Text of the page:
Nobody’s favourite part of running a business is paying taxes and organising payroll. In an ideal world, business owners would spend as short an amount of time on this as possible, in order to free up their time to focus on business growth and strategy.
“Pay is probably the most emotive subject for staff in any organisation. It is critical that people are paid correctly and on time,” explained Raj Sond, GM of First Data.
“Small business owners wear multiple ‘hats’ – they are the salesperson, the accountant, the marketer, the service manager and more. Running a payroll can be another laborious task for the already time-poor business owner. Not only, is there a huge amount of data collection and calculation required, but there are also many compliance and reporting rules that businesses owners must understand and adhere to. There’s no room for mistakes, as these could result in unhappy demotivated employees and possibly penalties.”
What’s more, the risk of human error is high, especially for those businesses still relying on spreadsheets.
We asked the business community what steps have been taken to help cut down on the time it takes to run payroll, and one of the most popular answers was also one of the least surprising – let someone else do it.
“Our accountants provide first class support and advice. It really is worthwhile seeking out the right accountancy partner, as our business has grown we have changed to a practice that is more aligned with our business and it’s working great,” said Angela Love, director of facilities management business, Active.
Rob Liddiard, co-founder and CEO of messaging app Yapster, explained: “We have fully outsourced the payroll function. We do not, however, avoid employment contracts in order to streamline payroll – we strongly believe that the benefits of having full time employees outweigh the costs.”
Investing in software
Of course, there are downsides to outsourcing too, and it’s not for everyone. It can be expensive, and some business owners don’t like the idea of processes being handled elsewhere.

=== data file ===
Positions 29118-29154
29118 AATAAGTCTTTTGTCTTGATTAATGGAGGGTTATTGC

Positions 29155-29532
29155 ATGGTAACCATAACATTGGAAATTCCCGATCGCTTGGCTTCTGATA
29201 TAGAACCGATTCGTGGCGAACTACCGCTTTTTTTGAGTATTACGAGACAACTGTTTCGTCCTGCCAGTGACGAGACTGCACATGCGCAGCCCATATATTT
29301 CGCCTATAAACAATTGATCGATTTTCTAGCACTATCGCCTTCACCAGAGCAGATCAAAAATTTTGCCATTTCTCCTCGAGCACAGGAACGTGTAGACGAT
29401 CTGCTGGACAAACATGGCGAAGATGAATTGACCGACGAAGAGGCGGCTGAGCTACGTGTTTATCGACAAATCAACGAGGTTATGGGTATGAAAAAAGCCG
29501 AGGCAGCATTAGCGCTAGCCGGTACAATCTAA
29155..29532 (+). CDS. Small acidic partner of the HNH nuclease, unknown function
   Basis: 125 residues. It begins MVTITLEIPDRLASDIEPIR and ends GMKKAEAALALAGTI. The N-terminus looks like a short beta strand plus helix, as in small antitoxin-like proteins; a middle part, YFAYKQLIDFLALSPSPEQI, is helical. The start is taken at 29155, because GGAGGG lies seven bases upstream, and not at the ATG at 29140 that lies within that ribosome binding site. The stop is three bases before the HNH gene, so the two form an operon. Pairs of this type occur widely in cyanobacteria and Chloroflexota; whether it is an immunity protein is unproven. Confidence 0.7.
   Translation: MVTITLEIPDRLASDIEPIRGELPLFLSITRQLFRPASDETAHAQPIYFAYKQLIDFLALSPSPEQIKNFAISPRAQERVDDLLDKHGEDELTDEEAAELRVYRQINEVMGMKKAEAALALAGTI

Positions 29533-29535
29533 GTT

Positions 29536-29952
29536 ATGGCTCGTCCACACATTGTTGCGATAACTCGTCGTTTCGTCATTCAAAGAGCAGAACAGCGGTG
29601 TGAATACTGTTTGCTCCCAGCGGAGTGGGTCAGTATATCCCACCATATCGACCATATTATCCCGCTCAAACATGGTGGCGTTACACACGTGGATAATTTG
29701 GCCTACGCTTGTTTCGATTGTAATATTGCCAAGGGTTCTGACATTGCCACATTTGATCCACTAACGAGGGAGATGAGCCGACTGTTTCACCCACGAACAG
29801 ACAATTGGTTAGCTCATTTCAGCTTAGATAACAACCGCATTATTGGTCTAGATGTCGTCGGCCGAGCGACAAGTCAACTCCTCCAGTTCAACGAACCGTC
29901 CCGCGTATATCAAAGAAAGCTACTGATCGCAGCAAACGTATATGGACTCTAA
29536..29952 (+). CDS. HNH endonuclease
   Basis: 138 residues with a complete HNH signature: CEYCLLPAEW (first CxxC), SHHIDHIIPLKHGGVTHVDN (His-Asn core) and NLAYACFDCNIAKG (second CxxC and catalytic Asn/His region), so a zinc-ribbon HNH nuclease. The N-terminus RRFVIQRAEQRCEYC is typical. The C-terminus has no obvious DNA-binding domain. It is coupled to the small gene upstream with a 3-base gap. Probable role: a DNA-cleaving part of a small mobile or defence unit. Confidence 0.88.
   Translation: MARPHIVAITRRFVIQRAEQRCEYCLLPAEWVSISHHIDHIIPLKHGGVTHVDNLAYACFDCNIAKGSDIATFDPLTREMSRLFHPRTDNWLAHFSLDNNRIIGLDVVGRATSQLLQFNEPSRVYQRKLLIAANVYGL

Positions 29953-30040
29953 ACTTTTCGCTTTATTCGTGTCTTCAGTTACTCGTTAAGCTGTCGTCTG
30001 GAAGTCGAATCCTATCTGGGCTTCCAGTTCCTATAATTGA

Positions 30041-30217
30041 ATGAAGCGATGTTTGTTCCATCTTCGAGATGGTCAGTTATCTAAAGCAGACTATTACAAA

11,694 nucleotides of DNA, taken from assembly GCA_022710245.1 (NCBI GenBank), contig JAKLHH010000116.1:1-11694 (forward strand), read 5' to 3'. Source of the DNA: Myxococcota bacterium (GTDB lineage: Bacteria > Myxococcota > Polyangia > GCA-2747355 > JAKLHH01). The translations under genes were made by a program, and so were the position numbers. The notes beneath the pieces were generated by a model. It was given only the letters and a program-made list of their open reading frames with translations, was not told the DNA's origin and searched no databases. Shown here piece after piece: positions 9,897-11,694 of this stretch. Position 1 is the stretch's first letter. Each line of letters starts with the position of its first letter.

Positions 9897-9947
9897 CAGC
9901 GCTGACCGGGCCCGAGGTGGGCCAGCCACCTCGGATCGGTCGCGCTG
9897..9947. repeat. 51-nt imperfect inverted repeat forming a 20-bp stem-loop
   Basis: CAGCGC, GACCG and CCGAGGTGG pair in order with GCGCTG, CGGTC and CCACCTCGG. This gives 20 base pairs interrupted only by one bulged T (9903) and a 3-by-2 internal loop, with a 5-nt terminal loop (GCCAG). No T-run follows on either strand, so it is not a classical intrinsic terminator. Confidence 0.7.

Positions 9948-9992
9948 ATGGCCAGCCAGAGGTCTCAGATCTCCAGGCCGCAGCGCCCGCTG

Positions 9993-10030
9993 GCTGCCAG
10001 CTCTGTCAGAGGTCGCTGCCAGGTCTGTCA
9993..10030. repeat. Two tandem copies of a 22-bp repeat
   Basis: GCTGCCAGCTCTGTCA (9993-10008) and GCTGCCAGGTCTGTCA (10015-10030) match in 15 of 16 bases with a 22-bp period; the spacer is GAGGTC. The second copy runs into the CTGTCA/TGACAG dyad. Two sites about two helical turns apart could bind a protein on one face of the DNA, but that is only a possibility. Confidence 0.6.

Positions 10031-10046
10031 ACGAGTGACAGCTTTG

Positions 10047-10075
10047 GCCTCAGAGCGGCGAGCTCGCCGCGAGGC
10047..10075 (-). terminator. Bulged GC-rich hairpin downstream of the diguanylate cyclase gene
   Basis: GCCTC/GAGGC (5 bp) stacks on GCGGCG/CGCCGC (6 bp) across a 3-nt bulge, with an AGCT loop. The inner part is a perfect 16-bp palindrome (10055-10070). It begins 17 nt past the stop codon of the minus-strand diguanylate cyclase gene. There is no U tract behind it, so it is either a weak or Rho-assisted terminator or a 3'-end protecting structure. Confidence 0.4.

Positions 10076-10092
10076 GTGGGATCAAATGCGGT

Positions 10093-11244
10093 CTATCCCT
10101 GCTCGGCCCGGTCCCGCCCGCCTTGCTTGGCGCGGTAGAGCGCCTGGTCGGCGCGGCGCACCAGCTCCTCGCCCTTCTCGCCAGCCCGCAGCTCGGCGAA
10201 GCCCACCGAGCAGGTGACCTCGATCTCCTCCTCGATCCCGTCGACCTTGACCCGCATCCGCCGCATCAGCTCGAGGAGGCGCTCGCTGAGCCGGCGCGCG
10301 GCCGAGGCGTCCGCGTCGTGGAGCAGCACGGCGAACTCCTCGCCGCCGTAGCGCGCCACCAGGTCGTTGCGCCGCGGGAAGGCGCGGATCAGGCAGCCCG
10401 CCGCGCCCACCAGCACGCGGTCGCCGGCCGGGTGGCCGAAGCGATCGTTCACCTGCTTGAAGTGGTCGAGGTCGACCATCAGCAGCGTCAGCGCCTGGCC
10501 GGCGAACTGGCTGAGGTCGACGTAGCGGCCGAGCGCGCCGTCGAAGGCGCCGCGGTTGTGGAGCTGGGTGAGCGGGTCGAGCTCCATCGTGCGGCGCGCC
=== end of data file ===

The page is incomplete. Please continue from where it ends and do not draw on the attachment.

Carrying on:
For those that would like a helping hand to carry out payroll in-house, investing in software may be the answer.
“Recently we’ve updated invoicing and accountancy software to Sage 200. Probably aimed at larger businesses than ours that was a long-term decision to make us more efficient. We also added a programme that sends out all the statements and invoicing by email – who has time to spend stuffing envelopes and sticking on stamps?” said Chris Vincent, owner of V4 Wood Flooring.
It doesn’t just have to be for month-to-month payroll either, it can be used for all sorts of tasks, including year-end:
“We use a payroll software package, which means the year-end process is usually quite simple. Our service provider sends out emails with advice on what details to have ready for processing the year end, but we generally follow the same system which is to check employee details such as addresses, bank details and tax codes, order in payroll stationery such as P60s, ensure that the software has had all updates installed, process any leavers, and complete RTI submissions for the final month,” said Peter Tuvey, co-founder and CEO of the UK’s first revenue-based finance provider, Fleximize.
Software solutions such as this also have process flows to prevent any parts being missed out – so in the long run, they can save you time.
There are plenty of different ways to improve the efficiency of payroll processes, but essentially business owners need to ensure they find the right fit for their business.
Larger businesses may well be able to take on in-house accountants, but for smaller businesses with ambitions of serious growth, a scalable cloud service could well be the best bet.
For more information about achieving payroll efficiency, click here.
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